Official Journal of the Neurootological and Equilibriometric Society
Official Journal of the Brazil Federal District Otorhinolaryngologist Society
Tinnitus is an invisible condition, and therefore, it is difficult for those without tinnitus to understand its devastating nature. In this study, we compared the perceptions of tinnitus and related symptoms from tinnitus sufferers and their significant others, in an attempt to improve our counseling to those with tinnitus.
An invitation was emailed to 230 adult sufferers on a tinnitus research registry at the University of Iowa. The tinnitus sufferers and their significant others completed an online survey consisting of statements that addressed how tinnitus affects their lives and open-ended questions that focused on how the significant others could be supportive.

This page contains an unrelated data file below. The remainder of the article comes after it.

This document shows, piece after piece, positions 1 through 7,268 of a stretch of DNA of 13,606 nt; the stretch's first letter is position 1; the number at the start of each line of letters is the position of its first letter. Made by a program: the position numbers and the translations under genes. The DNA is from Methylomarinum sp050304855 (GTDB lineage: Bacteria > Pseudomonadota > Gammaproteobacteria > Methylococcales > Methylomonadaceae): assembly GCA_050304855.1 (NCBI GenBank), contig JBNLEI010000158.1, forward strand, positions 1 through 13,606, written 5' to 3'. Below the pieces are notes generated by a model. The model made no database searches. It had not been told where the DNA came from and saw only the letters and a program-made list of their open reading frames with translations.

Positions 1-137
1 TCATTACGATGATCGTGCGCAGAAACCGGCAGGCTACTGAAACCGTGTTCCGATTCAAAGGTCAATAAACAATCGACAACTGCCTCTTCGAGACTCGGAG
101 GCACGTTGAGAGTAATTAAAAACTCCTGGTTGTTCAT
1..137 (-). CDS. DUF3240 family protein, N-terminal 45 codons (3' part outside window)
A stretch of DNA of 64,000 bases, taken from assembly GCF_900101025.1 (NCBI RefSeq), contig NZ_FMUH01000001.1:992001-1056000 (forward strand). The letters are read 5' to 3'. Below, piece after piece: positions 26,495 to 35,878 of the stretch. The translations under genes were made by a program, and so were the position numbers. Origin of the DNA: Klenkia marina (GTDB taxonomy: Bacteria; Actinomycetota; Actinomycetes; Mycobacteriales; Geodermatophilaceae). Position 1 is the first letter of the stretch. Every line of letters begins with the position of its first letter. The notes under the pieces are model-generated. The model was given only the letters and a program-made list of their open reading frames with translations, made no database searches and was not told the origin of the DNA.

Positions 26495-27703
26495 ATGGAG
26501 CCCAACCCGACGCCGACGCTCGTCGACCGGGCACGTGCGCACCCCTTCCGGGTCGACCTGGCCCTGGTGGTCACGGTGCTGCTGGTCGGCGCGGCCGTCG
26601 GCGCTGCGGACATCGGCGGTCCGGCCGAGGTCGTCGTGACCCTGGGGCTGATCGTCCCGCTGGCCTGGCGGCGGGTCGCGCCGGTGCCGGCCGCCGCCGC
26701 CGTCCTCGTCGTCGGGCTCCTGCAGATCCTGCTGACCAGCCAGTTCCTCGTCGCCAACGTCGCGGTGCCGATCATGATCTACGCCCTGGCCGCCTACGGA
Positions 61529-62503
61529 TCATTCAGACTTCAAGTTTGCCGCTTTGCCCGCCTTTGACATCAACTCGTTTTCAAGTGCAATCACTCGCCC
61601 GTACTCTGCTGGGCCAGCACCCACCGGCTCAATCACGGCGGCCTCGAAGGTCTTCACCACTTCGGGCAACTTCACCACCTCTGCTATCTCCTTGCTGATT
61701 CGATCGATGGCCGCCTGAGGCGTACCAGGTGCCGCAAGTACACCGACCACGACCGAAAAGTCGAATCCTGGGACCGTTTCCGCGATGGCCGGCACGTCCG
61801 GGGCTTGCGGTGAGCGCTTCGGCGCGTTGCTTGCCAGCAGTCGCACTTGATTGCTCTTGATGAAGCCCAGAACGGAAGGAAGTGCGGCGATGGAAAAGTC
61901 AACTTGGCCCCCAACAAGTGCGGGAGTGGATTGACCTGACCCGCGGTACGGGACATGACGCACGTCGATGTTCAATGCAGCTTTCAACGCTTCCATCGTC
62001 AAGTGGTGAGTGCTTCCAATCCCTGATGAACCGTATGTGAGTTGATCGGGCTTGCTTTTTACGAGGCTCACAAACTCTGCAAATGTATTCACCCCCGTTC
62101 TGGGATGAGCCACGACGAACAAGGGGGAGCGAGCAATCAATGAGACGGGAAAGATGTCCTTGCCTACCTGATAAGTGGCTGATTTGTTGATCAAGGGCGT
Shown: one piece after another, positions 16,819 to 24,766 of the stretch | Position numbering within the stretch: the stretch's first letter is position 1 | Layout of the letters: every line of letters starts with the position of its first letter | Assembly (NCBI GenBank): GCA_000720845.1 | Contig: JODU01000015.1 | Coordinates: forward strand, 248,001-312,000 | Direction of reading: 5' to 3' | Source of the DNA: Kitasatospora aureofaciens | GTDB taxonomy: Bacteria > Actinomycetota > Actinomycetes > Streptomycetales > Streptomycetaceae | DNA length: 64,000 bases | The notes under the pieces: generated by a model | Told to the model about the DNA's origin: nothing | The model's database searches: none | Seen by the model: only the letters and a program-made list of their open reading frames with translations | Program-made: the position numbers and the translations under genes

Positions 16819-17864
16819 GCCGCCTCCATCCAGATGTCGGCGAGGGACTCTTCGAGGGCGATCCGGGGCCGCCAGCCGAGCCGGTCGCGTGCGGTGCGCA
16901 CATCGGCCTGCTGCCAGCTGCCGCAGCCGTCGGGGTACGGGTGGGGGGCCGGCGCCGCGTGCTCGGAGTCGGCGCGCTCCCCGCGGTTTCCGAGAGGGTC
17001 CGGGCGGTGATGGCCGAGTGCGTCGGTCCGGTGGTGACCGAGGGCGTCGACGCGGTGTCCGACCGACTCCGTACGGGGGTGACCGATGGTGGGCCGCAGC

Here we report the results of the 41 tinnitus sufferers (17.8%) who answered the survey and 31 significant others. Tinnitus sufferers reported problems regarding sleep, concentration, hearing, and thoughts and emotions. These difficulties were not always appreciated by their partners. Half of their partners (50%) asserted that their lives were affected by the tinnitus of sufferers, and this was not fully appreciated by sufferers. Tinnitus sufferers and partners agreed that significant others were not able to help with tinnitus. Open-ended questions showed that partners and sufferers wished that significant others understood more about tinnitus and its consequences. Significant others do not always appreciate the difficulties experienced by our tinnitus sufferers. We suggest that partners participate in counseling provided to tinnitus sufferers as part of the treatment plan.